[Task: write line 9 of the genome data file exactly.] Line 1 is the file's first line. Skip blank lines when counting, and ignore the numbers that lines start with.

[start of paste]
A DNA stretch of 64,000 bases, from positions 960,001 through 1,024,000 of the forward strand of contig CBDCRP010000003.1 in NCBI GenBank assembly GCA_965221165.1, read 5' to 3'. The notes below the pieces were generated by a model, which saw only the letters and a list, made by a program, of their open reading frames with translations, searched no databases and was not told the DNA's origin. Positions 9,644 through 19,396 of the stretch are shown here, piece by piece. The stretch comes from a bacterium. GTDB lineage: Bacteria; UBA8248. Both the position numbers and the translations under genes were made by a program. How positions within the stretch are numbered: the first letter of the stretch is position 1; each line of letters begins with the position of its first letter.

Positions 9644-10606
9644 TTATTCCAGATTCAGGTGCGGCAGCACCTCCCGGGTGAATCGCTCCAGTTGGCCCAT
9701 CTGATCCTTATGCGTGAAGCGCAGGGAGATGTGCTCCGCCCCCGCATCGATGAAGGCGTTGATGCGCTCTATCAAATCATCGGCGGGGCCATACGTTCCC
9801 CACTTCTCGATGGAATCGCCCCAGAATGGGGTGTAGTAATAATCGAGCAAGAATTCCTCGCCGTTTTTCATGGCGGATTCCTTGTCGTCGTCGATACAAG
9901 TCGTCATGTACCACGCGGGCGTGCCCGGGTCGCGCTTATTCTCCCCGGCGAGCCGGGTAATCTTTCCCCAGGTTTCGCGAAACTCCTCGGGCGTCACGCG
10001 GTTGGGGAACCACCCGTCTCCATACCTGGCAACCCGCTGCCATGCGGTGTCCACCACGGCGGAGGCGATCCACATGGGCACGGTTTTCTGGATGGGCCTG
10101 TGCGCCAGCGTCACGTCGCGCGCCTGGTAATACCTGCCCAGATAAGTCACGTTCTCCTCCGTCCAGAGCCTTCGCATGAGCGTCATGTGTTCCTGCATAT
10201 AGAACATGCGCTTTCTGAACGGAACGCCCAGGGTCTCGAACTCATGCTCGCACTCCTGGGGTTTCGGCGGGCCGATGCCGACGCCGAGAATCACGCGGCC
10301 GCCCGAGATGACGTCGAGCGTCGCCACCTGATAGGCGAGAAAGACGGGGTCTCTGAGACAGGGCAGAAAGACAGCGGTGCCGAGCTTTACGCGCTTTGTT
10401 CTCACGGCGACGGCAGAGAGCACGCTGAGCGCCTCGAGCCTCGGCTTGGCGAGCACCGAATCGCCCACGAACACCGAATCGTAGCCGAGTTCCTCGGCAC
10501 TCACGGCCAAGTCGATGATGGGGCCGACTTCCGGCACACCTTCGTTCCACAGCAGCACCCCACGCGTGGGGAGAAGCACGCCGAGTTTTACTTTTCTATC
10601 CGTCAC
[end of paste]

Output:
10201 AGAACATGCGCTTTCTGAACGGAACGCCCAGGGTCTCGAACTCATGCTCGCACTCCTGGGGTTTCGGCGGGCCGATGCCGACGCCGAGAATCACGCGGCC